“The Happy Preacher”
Religious Icon Cail [Cal] Lester Murrell Transitions on Birthdate of Reverend Dr. Martin Luther King, Jr.
Cail [Cal] Lester Murrell
“The Happy Preacher”
Shock and disbelief were the reactions of many Atlantans and others across the state and nation over the sudden death of charismatic gospel preaching icon Elder Cail “Cal” Lester Murrell, more popularly known as “The Happy Preacher.”
A spokesperson for the Atlanta Police quizzed by The Inquirer on the circumstances surrounding Murrell’s death said in an email Sunday night the 16th, “We have no information or details on his cause of death at this time.”
Reverend Timothy McDonald, senior pastor of southeast Atlanta’s First Iconium Baptist Church and a close friend of Murrell’s for over 40 years, told The Inquirer that on the morning of January 15, he and Farris Watkins, daughter of Willie Watkins, owner of Willie Watkins mortuary and a representative from the Fulton County medical examiner’s office went to Murrell’s high-rise apartment on Richardson Street in Atlanta’s Mechanicsville Community to do what he called a “wellness visit.” “He had undergone surgery for a broken hip,” he told the newspaper in a phone interview on Monday, January 17th. McDonald said they arrived to find the door unlocked and Murrell sitting motionless in a chair. He said Fulton County was examining Murrell’s body to determine a cause of death which was incomplete as of January 15th.
Willie Watkins Funeral Home is handling homegoing arrangements which were incomplete as of January 17th.
The third Monday of each January, mandated by Congress as the national observance of the birthday of Reverend Dr. Martin Luther King Jr., is scheduled to feature a plethora of speakers and special guests to include First Lady Dr. Jill Biden, philanthropist Robert Smith and keynoted by presiding Episcopal Church Bishop Reverend Michael Bruce Curry. The services for 2022 will be devoid of Murrell who died just two days before. “The service just won’t be the same this year,” noted Reverend Tim Farmer who joined eight other clergy members and lay at a forum assembled Saturday night the 15th by C.M.E. pastor and renowned Black History researcher Herman “Skip” Mason and shown live through the YouTube cable channel.
The 73-year-old Murrell came to Atlanta around 1973 and joined what was then was the Jones Avenue Church of God in Christ (now known as Cathedral of Faith). But the ministers and pastors at Mason’s forum agreed collectively that their friend, “The Happy Preacher,” was ecumenical. “Cal was not just COGIC,” said Reverend Kevin Murriel, pastor of southwest Atlanta’s Cascade United Methodist Church. “He was Baptist, Episcopalian, non-denominational, A.M.E., C.M.E., all of them. He showed up and showed out. He was never shy about openly expressing his love for the Creator.”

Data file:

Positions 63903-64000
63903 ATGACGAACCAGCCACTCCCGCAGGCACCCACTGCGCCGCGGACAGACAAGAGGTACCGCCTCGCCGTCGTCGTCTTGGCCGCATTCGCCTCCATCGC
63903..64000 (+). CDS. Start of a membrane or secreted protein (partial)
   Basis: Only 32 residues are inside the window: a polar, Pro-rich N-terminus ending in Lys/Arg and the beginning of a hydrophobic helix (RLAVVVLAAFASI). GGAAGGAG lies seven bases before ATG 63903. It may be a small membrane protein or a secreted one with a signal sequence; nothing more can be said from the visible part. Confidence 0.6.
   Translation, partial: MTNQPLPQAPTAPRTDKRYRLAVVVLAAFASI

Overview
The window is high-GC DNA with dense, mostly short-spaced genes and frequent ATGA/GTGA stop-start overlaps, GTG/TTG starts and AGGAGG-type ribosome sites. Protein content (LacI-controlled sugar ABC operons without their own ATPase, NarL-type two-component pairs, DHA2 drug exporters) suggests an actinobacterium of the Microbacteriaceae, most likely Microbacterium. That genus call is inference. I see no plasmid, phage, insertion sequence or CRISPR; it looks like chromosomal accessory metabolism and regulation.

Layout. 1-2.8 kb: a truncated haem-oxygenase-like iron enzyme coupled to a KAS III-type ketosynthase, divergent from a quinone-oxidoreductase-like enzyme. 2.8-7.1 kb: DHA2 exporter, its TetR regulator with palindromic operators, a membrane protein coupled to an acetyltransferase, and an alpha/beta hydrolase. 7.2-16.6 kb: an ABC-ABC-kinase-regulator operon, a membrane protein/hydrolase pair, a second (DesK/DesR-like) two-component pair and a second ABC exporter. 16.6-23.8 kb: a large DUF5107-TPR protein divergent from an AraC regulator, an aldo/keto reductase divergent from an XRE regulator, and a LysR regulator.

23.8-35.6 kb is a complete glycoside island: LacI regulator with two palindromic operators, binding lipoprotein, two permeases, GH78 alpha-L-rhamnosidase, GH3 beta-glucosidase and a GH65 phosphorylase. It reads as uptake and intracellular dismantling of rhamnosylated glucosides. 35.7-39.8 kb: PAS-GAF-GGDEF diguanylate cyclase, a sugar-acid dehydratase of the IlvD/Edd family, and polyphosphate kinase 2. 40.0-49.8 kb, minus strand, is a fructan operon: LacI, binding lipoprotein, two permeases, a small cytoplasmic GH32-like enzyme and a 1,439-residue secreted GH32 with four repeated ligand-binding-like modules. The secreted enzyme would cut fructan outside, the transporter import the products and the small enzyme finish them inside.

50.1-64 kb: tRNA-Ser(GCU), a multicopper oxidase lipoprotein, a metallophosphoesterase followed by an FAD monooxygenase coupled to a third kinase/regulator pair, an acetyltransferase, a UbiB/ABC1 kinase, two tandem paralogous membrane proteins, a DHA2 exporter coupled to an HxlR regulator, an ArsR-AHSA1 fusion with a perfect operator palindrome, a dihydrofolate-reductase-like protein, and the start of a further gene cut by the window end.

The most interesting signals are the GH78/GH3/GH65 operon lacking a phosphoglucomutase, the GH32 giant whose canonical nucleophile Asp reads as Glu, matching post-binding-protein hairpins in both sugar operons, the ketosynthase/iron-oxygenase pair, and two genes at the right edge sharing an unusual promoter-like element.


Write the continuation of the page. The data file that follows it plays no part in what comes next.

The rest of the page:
“When he visited our churches, he expressed himself,” said Reverend William Flippin, pastor of DeKalb County’s Greater Piney Grove Baptist. “What you heard was what you got. It was genuine.”
Jared Sawyer Jr. of Greater Piney Grove said he received a very encouraging word from Murrell following a sermon he preached, “He told me I was growing in the ministry.” “I was flattered and humbled. The Happy Preacher is just himself. Nothing phony.”
Murrell carried a satchel of books, pictures, church programs and other memorabilia and somehow managed entry into just about every event religious, political or social. Some of the ministers at the forum were mystified. “How does he get into all these places?” noted James McWhorter, a member of Cathedral of Faith. “He gained entrance it seems to whatever he wanted to attend. “One pastor told Mason and the YouTube audience that he was once denied entry to the homegoing of Mrs. Coretta Scott King. “He couldn’t get through the front door but found a back door open, slipped through it and then sat quietly. I asked him about that once and he responded “nothing but Jesus.”
His effort was not without reward. In 2002, Atlanta City Councilmember Michael Bond presented Murrell with a proclamation declaring October 1, 2002 as “Cal Murrell Day.” Former state court judge Penny Brown Reynolds, who also pastors Midway Baptist Church with her husband Eddie, produced a tribute video honoring Murrell through her foundation in 2016.
Murrell traveled practically all over the country and would only ask ministers or hosts of special events to provide him with “something to eat and fare for public transportation”, forum participants remembered. Murrell was reportedly once a chef and baker.
The Happy Preacher’s near-patented “’Hallelujah’ shouts of ‘Amen’” (you could hear him over any other attempts), playing his tambourine to music that was provided and generating standing ovations to whatever pleased him was his calling card. “He was not ashamed of what he did,“ said Quincy Carswell II, pastor of Decatur, Georgia’s Covenant Church. “Some people questioned his authenticity. I didn’t. Doors at Covenant were always open to him. He told me he would say nothing if he couldn’t back it up with proof. He was someone many of us in the ministry could connect with. Once you do, you couldn’t forget him.”
PARTING NOTE: According to Pastor McDonald, The Happy Preacher’s first name was spelled “Cail”, not “Cal” though the two were pronounced similarly. “He told me that he wanted his name spelled like that on everything done for him at his homegoing.”
Last updated on January 23, 2022